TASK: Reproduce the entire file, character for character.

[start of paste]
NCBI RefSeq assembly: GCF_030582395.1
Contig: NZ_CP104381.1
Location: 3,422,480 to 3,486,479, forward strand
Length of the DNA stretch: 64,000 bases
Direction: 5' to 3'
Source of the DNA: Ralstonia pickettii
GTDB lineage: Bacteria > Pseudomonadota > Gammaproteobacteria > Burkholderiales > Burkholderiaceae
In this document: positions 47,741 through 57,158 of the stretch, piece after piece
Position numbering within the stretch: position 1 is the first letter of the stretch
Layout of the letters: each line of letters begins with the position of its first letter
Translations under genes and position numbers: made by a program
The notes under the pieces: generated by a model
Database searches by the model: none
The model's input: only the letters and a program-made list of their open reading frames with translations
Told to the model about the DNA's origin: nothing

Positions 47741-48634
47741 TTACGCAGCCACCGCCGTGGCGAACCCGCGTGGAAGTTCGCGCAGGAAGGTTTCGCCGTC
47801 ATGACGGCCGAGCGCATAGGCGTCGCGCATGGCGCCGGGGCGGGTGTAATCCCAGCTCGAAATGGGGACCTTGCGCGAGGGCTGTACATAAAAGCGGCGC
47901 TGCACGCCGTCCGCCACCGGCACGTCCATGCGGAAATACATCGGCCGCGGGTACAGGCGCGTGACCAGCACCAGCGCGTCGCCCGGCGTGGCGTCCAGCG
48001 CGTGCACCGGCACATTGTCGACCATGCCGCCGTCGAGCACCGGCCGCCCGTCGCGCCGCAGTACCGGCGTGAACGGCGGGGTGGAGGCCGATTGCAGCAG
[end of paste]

NCBI RefSeq assembly: GCF_030582395.1
Contig: NZ_CP104381.1
Location: 3,422,480 to 3,486,479, forward strand
Length of the DNA stretch: 64,000 bases
Direction: 5' to 3'
Source of the DNA: Ralstonia pickettii
GTDB lineage: Bacteria > Pseudomonadota > Gammaproteobacteria > Burkholderiales > Burkholderiaceae
In this document: positions 47,741 through 57,158 of the stretch, piece after piece
Position numbering within the stretch: position 1 is the first letter of the stretch
Layout of the letters: each line of letters begins with the position of its first letter
Translations under genes and position numbers: made by a program
The notes under the pieces: generated by a model
Database searches by the model: none
The model's input: only the letters and a program-made list of their open reading frames with translations
Told to the model about the DNA's origin: nothing

Positions 47741-48634
47741 TTACGCAGCCACCGCCGTGGCGAACCCGCGTGGAAGTTCGCGCAGGAAGGTTTCGCCGTC
47801 ATGACGGCCGAGCGCATAGGCGTCGCGCATGGCGCCGGGGCGGGTGTAATCCCAGCTCGAAATGGGGACCTTGCGCGAGGGCTGTACATAAAAGCGGCGC
47901 TGCACGCCGTCCGCCACCGGCACGTCCATGCGGAAATACATCGGCCGCGGGTACAGGCGCGTGACCAGCACCAGCGCGTCGCCCGGCGTGGCGTCCAGCG
48001 CGTGCACCGGCACATTGTCGACCATGCCGCCGTCGAGCACCGGCCGCCCGTCGCGCCGCAGTACCGGCGTGAACGGCGGGGTGGAGGCCGATTGCAGCAG